According to a new report released by the Corporation for Enterprise Development, almost half of U.S. households don't have enough savings for emergencies, college tuition, health care and housing, reports BusinessInsider.com.
The report, entitled 'Assets & Opportunity Scorecard,' says that 132.1 million people wouldn't last three months if their income stopped. The report also said more than 30 percent of Americans don't even have a savings account.
More than 25 percent of families earning $55,465 - $90,000 annually have less than three months of savings, while another 25 percent of households are considered "net worth asset poor," meaning their assets (a home, business or car) are worth far less than their total debt amount.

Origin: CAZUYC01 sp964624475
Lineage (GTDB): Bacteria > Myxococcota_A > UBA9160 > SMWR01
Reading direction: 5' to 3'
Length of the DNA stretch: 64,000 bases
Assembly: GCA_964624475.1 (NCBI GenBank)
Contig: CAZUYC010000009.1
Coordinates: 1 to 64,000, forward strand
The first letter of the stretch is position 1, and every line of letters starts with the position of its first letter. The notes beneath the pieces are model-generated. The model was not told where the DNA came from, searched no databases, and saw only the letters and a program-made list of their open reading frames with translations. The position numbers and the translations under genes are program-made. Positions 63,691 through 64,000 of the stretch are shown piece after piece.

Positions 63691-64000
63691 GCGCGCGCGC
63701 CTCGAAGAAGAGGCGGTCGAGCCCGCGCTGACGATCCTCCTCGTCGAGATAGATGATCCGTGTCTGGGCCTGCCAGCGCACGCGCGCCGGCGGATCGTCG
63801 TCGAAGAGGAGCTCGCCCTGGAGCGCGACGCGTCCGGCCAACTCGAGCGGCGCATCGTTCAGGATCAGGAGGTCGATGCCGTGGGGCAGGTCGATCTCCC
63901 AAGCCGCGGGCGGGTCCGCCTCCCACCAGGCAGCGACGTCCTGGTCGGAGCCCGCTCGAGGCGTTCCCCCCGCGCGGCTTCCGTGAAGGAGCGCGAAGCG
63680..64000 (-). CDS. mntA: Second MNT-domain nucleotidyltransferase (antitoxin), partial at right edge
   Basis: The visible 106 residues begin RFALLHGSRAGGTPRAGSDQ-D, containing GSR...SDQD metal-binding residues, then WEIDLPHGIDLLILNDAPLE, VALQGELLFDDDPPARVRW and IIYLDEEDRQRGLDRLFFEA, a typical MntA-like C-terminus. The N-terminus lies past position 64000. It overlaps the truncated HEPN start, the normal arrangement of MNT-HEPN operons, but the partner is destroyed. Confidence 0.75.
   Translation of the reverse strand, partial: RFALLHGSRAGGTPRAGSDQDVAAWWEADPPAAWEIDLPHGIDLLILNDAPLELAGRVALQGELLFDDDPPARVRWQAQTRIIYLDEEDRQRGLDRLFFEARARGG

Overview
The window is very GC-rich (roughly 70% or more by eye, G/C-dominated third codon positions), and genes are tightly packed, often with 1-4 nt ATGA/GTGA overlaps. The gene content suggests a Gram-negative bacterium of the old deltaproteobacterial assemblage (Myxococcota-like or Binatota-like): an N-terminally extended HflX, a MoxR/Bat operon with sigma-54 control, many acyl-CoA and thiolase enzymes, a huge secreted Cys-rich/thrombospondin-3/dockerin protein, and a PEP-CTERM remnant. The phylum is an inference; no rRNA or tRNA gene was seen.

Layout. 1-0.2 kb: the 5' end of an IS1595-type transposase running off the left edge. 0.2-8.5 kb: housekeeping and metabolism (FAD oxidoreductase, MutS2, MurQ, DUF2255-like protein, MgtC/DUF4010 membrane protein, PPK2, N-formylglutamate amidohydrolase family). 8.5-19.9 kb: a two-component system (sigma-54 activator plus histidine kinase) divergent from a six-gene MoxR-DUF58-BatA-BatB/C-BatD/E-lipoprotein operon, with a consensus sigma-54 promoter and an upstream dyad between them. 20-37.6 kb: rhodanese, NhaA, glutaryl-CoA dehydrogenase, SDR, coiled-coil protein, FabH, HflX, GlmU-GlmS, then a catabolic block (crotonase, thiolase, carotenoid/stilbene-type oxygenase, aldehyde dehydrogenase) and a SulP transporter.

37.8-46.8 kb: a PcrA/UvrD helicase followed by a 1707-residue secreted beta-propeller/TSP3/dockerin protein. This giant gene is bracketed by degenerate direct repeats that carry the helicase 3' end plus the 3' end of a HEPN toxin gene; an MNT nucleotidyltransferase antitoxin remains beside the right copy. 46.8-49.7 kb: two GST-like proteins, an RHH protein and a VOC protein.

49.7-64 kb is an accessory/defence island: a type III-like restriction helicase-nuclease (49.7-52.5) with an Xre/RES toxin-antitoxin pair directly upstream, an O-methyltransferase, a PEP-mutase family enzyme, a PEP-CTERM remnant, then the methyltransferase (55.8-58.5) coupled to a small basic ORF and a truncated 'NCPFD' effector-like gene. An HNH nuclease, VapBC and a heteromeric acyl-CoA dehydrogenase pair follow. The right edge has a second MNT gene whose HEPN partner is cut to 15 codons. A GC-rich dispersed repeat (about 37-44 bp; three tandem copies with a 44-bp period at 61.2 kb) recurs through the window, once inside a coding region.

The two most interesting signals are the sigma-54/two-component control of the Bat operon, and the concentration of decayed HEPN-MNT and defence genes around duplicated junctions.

The household median net worth has declined by more than $27,000 since 2006, while the cost of housing, food, and education have soared.
To make matters worse, whenever consumers can't cope with costs, they rely on credit cards. The average borrower carries more than $10,700 in credit card debt, and one in five households rely on high-risk financial services such as payday advance.
When Americans do not have money to spend, businesses have to lay off more workers, who become unemployed and cannot spend as much money as they normally would on goods and services. So it becomes a repeating cycle of money receding away from the marketplace. When money recedes from the economy like this, it is called a recession.